Coltan: "Blue gold" in Venezuela

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1 year ago

"Coltan" is a name given to a complex mineral, which arises from the unification of the initials of columbite, a mineral rich in the metallic element Niobium (symbol Nb), and Tantalite, another mineral rich in the metallic element Tantalum or Tantalum (symbol Ta). It is also known as "blue gold" due to its very high commercial value and current high demand in the technology industry, where it is used to manufacture electronic devices, global positioning systems (GPS), medical instruments, advanced weaponry, in the aerospace industry, cell phones or video game equipment. Its price, at the mine site, in raw form (primary rocks before separation of its minerals and concentration to obtain Ta and Nb in purer grades), can vary from around 10 US dollars (US$) per kilo, as is the case in the indigenous communities of Agua Mena and Tierra Blanca near the Parguaza river (Cedeño municipality in Bolívar state) participating in manual Coltan mining, to around US$40 per kilo when it is commercialized by organized groups in Bolívar and Amazonas states. However, the international price of the refined mineral (high purity) reached very high figures in 2012, between US$400 and US$1,000 per kilo.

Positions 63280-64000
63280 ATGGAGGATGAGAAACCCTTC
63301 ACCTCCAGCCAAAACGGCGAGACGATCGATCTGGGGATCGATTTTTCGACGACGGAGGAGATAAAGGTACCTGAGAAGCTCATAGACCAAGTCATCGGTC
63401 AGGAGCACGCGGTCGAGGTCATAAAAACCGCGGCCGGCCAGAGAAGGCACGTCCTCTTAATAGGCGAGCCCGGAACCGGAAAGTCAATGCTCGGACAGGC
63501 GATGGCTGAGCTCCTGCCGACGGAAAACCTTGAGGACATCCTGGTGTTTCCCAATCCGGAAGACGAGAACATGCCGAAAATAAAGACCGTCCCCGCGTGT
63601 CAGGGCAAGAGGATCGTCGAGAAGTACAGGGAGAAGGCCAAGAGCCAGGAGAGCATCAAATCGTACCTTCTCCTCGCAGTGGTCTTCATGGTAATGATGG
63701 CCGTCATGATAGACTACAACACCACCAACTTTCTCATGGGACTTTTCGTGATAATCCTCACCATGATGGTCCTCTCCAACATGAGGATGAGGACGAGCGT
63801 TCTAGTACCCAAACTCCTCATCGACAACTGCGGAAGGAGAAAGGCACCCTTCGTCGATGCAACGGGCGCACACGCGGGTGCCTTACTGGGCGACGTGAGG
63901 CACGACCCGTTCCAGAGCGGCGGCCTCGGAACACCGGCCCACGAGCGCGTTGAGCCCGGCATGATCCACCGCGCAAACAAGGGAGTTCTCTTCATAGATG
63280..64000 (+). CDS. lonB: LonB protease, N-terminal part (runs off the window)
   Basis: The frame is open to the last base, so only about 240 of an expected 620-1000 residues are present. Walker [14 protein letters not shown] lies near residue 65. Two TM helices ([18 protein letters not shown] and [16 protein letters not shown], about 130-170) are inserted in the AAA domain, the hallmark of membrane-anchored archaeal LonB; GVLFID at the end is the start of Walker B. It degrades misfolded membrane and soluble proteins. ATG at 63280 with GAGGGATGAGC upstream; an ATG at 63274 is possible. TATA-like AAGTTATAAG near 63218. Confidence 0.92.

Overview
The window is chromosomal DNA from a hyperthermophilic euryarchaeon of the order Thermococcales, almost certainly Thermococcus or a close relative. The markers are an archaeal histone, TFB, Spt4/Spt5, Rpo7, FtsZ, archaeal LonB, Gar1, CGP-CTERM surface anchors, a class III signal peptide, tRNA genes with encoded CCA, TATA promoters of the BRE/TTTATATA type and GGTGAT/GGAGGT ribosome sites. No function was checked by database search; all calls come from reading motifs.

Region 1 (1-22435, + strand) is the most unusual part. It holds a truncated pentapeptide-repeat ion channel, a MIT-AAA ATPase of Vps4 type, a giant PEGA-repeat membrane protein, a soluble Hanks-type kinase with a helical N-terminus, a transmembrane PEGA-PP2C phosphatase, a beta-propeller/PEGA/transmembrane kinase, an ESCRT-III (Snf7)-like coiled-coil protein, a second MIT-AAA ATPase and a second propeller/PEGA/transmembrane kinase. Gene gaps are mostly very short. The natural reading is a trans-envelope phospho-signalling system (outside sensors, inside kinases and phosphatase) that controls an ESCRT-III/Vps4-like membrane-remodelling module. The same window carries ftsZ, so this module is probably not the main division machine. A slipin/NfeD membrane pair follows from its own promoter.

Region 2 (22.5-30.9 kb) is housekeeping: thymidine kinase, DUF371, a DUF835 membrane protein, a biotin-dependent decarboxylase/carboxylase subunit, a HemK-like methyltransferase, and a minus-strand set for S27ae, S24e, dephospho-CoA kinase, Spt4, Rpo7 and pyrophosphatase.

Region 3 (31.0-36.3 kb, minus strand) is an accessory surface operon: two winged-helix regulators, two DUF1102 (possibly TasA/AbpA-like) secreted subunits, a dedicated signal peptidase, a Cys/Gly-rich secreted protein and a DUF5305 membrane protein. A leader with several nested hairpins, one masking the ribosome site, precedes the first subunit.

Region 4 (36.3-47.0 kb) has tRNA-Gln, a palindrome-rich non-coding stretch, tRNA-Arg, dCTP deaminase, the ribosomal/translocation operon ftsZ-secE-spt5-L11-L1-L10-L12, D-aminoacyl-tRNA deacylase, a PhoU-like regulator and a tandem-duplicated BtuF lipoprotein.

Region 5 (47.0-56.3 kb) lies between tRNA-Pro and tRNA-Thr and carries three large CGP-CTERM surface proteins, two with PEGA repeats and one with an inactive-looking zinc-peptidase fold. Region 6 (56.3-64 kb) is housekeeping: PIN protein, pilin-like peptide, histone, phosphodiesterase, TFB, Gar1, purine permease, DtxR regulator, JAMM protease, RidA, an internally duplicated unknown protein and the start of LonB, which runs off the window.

The truth is that the price of coltan is very volatile because small quantities are extracted and it is not traded on the international metals market, which is why it is usually traded through bilateral purchase transactions. A particularity of the coltan coming from these Venezuelan deposits is that they can be traced by their radioactivity. In theory, the origin of the coltan could be determined as Venezuelan (and possibly differentiated from Colombian), given this characteristic.

According to 2017 statistical data, Rwanda is the world's largest producer of coltan with 390 metric tons (mt)(30% of annual world production) followed by Congo(370 MT), Nigeria (190 MT), Brazil (100 MT), China (95 MT), Ethiopia (60 MT) and the rest of the producing countries (65 MT). Data from the regime indicate that Venezuela started the exploitation of coltan in the state of Amazonas with the installation of the "El Mineral" complex. Then, in May 2018 it exported for the first time 5 MT of coltan to Italy for a value of US$ 330,000. However, in a report by Efecto Cocuyo it was denounced that the 5 tons should have cost US$ 2,000,000, considering a value of US$ 400,000 per ton. How can this difference of US$ 1,670,000 be explained?

The entire coltan mining chain in Venezuela moves within a nebula of apparent legality, but within a completely criminal matrix that we do not hesitate to call "contraband" (exploiting miners - intermediaries - final client). It operates as a mafia that involves generals and other officers of the Bolivarian armed forces, as well as organized civilian groups that also participate in the commercialization (smuggling of extraction) of this precious mineral.